Human Rights Tribunal of Ontario Ontario Human Rights Code The HRTO resolves claims of discrimination and harassment brought under the Human Rights Code in a fair, just and timely way. The HRTO first offers parties the opportunity to settle the dispute through mediation. If the parties do not agree to mediation, or mediation does not resolve the application, the HRTO holds a hearing. The HRTO is one of the eight tribunals that make up Social Justice Tribunals Ontario (SJTO). Social Justice Tribunals Ontario (SJTO) is a cluster of eight adjudicative tribunals with a mandate to resolve applications and appeals brought under statutes relating to child and family services oversight, youth justice, human rights, residential tenancies, compensation for victims of violent crime, disability support and other social assistance, and special education.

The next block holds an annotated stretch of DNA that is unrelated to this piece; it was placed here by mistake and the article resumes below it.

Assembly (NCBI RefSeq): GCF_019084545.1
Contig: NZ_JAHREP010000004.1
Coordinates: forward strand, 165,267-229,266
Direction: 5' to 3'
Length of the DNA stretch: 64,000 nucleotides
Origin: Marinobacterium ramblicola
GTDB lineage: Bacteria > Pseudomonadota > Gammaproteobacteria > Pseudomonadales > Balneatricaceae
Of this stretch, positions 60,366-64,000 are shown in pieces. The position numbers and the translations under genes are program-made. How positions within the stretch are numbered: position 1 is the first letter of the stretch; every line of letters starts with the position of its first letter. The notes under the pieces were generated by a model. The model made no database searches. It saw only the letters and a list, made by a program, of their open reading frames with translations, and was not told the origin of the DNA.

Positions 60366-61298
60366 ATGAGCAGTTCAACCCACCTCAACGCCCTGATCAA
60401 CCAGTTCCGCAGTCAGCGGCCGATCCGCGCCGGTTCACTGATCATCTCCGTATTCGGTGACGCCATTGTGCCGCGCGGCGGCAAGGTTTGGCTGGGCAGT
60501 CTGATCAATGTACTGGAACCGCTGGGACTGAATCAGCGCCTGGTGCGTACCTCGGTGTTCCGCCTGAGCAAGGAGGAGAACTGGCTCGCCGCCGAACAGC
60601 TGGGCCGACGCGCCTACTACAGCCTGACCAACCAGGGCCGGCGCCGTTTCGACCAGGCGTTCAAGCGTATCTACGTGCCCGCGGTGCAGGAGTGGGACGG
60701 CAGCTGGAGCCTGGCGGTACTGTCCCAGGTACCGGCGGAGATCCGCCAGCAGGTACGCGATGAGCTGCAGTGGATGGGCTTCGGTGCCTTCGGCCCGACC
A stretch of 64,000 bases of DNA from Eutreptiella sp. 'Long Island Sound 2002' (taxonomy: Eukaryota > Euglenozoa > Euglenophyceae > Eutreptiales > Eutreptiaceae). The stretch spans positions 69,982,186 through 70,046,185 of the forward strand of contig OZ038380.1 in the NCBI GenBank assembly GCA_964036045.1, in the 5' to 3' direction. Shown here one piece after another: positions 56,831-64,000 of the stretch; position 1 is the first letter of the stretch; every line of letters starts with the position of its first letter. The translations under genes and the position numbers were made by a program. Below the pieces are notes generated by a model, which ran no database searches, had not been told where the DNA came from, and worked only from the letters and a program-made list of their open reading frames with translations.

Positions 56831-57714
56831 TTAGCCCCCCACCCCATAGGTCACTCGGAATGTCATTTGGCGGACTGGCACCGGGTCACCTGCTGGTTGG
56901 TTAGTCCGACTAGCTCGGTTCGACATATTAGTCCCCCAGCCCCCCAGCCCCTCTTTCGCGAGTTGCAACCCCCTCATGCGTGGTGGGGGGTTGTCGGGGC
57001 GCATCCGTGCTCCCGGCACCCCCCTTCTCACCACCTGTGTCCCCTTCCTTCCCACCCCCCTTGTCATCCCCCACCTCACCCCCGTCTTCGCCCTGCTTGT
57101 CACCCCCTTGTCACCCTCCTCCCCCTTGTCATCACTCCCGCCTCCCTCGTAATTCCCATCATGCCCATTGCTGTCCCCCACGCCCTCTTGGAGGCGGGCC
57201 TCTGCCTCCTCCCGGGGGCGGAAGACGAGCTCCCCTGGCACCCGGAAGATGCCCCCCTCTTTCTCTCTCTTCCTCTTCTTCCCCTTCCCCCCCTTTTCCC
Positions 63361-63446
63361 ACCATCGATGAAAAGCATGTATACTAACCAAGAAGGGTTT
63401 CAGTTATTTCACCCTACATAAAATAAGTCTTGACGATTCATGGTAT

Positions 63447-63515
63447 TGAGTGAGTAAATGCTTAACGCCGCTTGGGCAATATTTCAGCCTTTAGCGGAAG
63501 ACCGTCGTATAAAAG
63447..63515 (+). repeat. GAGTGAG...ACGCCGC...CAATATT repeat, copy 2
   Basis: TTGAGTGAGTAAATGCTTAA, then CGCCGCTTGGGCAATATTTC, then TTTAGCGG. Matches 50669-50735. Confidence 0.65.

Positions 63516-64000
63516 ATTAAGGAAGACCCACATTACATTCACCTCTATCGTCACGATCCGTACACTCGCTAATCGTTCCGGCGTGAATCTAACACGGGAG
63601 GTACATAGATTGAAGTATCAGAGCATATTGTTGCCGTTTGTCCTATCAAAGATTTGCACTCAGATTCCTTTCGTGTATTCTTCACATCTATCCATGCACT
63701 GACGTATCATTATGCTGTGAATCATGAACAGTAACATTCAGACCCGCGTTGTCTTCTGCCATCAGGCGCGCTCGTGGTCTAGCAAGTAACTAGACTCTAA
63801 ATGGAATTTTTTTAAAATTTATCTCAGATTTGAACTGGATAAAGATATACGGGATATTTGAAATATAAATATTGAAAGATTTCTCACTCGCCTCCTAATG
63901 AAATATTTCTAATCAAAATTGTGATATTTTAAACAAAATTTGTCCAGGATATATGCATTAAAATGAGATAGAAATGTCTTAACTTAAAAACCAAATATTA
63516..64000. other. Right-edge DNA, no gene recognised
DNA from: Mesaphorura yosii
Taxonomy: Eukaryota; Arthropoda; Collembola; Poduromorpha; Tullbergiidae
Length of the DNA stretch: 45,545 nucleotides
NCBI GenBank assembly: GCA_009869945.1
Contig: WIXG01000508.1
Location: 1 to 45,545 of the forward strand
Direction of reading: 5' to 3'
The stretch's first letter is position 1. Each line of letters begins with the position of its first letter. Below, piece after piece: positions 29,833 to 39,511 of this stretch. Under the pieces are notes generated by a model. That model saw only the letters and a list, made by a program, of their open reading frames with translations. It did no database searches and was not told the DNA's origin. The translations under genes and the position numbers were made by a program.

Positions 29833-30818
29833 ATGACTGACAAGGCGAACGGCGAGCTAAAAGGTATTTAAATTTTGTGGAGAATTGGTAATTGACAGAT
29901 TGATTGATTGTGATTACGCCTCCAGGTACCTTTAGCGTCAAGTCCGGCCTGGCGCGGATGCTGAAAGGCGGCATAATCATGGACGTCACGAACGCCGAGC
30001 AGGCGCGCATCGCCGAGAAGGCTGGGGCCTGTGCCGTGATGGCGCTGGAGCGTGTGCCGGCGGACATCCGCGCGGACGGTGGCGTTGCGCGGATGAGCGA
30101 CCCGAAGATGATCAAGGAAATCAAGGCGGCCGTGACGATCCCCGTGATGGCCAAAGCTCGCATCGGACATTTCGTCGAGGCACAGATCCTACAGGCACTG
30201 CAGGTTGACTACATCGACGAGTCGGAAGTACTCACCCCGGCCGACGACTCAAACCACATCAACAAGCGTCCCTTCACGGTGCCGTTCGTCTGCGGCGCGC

Saskatchewan Human Rights Commission Saskatchewan Human Rights Code The SHRC is mandated to promote and protect the individual dignity, fundamental freedoms and equal rights of Saskatchewan citizens, under The Saskatchewan Human Rights Code. It seeks to discourage and eliminate discrimination; Investigate and resolve discrimination complaints quickly and effectively; Support and seek remedies for individuals and groups who suffer discrimination; Promote, approve and monitor equity programs; Promote research and education strategies to advance the principles of equality and diversity, and to encourage understanding of human rights issues; Promote leadership on human rights related public policy development and implementation; and Promote advances in human rights legislation and protection.